Laser Thermal Therapy For Recurrent Head And Neck Cancer: The UCLA Experience | 12385
Otolaryngology: Open Access
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Although major progress has been made in surgery, radiation, and chemotherapy for the treatment of malignancy during the last 30
years, there has been little improvement in the survival of patients with recurrent or advanced head and neck cancer.Laser-induced
thermotherapy (LITT) is a non-surgical method for treating tumors in solid organs. The method is experimental and considered primarily
in treating patients with recurrent tumors when surgery is not an option.A recent phase II study at our institution showed that palliative
LITT for 106 patients with recurrent lesions presented the best results in oral cavity tumors, in which mean survival was 29.1 months, as
compared to neck tumors (mean 14.4 +/- 6.9 months; range 7.5-20.7 months; with a 95% confidence interval).Because of the ease and
accessibility for surgery and their loco-regional biological behavior, head and neck cancers serve as an ideal model to test combined laser
energy delivered via interstitial fiberoptics and chemotherapeutic agents activated by photo-thermal energy as an alternative, less invasive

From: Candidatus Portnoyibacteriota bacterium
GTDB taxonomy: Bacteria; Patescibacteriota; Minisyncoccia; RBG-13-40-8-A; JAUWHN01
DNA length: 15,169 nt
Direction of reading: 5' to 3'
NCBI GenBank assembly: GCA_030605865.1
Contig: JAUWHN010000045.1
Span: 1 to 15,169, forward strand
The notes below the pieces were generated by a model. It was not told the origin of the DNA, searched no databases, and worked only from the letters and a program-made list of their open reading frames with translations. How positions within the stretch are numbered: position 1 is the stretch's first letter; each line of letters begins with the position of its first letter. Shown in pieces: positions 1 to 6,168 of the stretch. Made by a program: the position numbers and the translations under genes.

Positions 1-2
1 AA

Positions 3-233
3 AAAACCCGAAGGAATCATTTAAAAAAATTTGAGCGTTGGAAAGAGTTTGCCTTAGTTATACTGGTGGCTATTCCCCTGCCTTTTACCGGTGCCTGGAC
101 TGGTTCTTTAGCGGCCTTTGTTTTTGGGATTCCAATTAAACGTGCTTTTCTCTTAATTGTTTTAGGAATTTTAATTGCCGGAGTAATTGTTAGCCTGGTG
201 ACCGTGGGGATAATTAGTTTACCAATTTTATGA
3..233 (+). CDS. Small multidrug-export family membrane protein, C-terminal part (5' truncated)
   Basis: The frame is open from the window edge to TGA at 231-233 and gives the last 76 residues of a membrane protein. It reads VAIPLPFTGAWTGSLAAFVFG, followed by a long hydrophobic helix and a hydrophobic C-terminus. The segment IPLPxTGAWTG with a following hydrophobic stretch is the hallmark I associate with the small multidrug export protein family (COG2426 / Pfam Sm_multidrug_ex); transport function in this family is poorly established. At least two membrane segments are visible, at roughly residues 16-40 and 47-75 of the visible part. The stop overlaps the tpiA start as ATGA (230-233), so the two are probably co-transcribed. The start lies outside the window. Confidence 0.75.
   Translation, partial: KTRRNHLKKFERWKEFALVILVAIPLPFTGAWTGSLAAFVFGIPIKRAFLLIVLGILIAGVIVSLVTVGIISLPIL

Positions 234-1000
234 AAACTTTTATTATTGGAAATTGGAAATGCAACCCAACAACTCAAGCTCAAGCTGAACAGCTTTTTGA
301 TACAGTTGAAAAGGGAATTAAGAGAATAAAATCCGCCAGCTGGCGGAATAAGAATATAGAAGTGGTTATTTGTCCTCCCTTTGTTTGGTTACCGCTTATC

treatment for cancer. A number of investigators have shown that anthracyclines and cisplatin are likely candidates for light or heat activation
in cancer cells. Maximum tolerated dose followed by photochemical and thermal activation via laser fiberoptics can improve treatment by
sensitizing tumor response. The higher intratumor drug levels compared to systemic drug administration along with laser activation should
also reduce systemic toxicity. In this presentation we review the concept of combining anti-cancer drugs and laser therapy and review the
clinical experience for this novel application.
Dr. Marcos Paiva's research focuses on the laser and chemotherapy for denaturation of cancer cells, including improving Nd:YAG laser thermal therapy for patients with recurrent head and neck cancer. With continuous funding from the National Cancer Institute (NIH) for the past 17 years, this translational study has progressed introducing a novel experimental treatment for cancer based on the concept of high doses of intratumor injections of chemotherapy (cisplatin) combined with localized infra-red hyperthermia.
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